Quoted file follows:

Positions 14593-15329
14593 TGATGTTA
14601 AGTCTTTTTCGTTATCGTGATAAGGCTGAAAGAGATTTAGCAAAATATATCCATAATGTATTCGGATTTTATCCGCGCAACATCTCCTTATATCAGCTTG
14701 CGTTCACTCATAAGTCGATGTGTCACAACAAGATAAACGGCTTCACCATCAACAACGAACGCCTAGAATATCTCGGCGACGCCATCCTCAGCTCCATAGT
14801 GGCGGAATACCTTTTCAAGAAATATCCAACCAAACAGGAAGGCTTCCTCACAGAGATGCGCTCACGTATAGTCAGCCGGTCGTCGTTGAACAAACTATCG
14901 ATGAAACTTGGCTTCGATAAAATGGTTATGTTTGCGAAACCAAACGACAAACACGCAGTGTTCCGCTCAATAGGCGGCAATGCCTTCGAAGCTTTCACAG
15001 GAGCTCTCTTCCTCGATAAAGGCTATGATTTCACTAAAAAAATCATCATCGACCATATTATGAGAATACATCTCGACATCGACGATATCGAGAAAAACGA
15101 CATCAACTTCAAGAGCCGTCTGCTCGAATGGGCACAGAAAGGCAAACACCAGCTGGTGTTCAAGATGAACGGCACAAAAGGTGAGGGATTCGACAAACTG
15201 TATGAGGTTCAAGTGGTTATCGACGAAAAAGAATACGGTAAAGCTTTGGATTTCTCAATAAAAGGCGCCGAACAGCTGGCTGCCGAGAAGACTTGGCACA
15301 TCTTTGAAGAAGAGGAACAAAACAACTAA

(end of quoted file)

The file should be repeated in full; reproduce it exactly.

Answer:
Positions 14593-15329
14593 TGATGTTA
14601 AGTCTTTTTCGTTATCGTGATAAGGCTGAAAGAGATTTAGCAAAATATATCCATAATGTATTCGGATTTTATCCGCGCAACATCTCCTTATATCAGCTTG
14701 CGTTCACTCATAAGTCGATGTGTCACAACAAGATAAACGGCTTCACCATCAACAACGAACGCCTAGAATATCTCGGCGACGCCATCCTCAGCTCCATAGT
14801 GGCGGAATACCTTTTCAAGAAATATCCAACCAAACAGGAAGGCTTCCTCACAGAGATGCGCTCACGTATAGTCAGCCGGTCGTCGTTGAACAAACTATCG
14901 ATGAAACTTGGCTTCGATAAAATGGTTATGTTTGCGAAACCAAACGACAAACACGCAGTGTTCCGCTCAATAGGCGGCAATGCCTTCGAAGCTTTCACAG
15001 GAGCTCTCTTCCTCGATAAAGGCTATGATTTCACTAAAAAAATCATCATCGACCATATTATGAGAATACATCTCGACATCGACGATATCGAGAAAAACGA
15101 CATCAACTTCAAGAGCCGTCTGCTCGAATGGGCACAGAAAGGCAAACACCAGCTGGTGTTCAAGATGAACGGCACAAAAGGTGAGGGATTCGACAAACTG
15201 TATGAGGTTCAAGTGGTTATCGACGAAAAAGAATACGGTAAAGCTTTGGATTTCTCAATAAAAGGCGCCGAACAGCTGGCTGCCGAGAAGACTTGGCACA
15301 TCTTTGAAGAAGAGGAACAAAACAACTAA